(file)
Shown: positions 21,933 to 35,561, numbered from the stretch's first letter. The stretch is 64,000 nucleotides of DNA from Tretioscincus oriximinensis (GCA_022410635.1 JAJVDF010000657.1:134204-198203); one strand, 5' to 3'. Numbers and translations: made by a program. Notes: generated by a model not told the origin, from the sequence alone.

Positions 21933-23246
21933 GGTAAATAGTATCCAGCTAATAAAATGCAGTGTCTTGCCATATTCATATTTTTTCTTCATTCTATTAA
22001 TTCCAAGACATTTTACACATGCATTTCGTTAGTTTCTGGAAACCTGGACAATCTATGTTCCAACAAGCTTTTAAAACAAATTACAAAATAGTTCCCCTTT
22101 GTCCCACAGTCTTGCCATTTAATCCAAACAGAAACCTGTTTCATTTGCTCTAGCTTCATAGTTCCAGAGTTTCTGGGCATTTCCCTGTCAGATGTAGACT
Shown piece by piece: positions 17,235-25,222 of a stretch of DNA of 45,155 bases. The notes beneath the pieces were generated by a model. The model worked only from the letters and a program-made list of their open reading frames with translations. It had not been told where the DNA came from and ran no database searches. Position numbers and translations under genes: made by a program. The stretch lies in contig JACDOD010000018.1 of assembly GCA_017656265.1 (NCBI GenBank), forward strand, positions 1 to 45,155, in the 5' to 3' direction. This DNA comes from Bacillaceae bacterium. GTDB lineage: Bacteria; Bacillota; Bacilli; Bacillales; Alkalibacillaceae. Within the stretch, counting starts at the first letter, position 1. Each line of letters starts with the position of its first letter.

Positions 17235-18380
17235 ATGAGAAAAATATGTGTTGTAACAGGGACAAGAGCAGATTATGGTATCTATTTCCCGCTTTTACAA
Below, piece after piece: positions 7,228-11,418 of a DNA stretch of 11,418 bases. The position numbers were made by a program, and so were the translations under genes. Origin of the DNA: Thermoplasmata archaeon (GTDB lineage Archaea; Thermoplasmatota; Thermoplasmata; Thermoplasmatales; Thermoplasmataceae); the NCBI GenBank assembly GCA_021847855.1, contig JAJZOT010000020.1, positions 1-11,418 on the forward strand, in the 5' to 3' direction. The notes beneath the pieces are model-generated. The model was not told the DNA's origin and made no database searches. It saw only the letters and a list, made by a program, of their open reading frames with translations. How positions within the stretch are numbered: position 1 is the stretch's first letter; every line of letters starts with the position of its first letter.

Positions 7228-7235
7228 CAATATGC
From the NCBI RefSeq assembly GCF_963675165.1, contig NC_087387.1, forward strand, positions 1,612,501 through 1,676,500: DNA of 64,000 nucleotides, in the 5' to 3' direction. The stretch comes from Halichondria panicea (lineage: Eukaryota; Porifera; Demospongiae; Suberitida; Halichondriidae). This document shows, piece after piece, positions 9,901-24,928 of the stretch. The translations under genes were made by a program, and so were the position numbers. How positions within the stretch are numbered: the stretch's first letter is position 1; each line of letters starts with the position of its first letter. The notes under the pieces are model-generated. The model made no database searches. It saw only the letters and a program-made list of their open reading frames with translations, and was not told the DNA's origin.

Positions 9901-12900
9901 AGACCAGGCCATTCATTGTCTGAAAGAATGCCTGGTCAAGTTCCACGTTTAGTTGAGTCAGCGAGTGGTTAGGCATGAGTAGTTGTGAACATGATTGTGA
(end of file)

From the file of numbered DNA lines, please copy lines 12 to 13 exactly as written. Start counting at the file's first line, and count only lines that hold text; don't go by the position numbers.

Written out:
From the NCBI RefSeq assembly GCF_963675165.1, contig NC_087387.1, forward strand, positions 1,612,501 through 1,676,500: DNA of 64,000 nucleotides, in the 5' to 3' direction. The stretch comes from Halichondria panicea (lineage: Eukaryota; Porifera; Demospongiae; Suberitida; Halichondriidae). This document shows, piece after piece, positions 9,901-24,928 of the stretch. The translations under genes were made by a program, and so were the position numbers. How positions within the stretch are numbered: the stretch's first letter is position 1; each line of letters starts with the position of its first letter. The notes under the pieces are model-generated. The model made no database searches. It saw only the letters and a program-made list of their open reading frames with translations, and was not told the DNA's origin.

Positions 9901-12900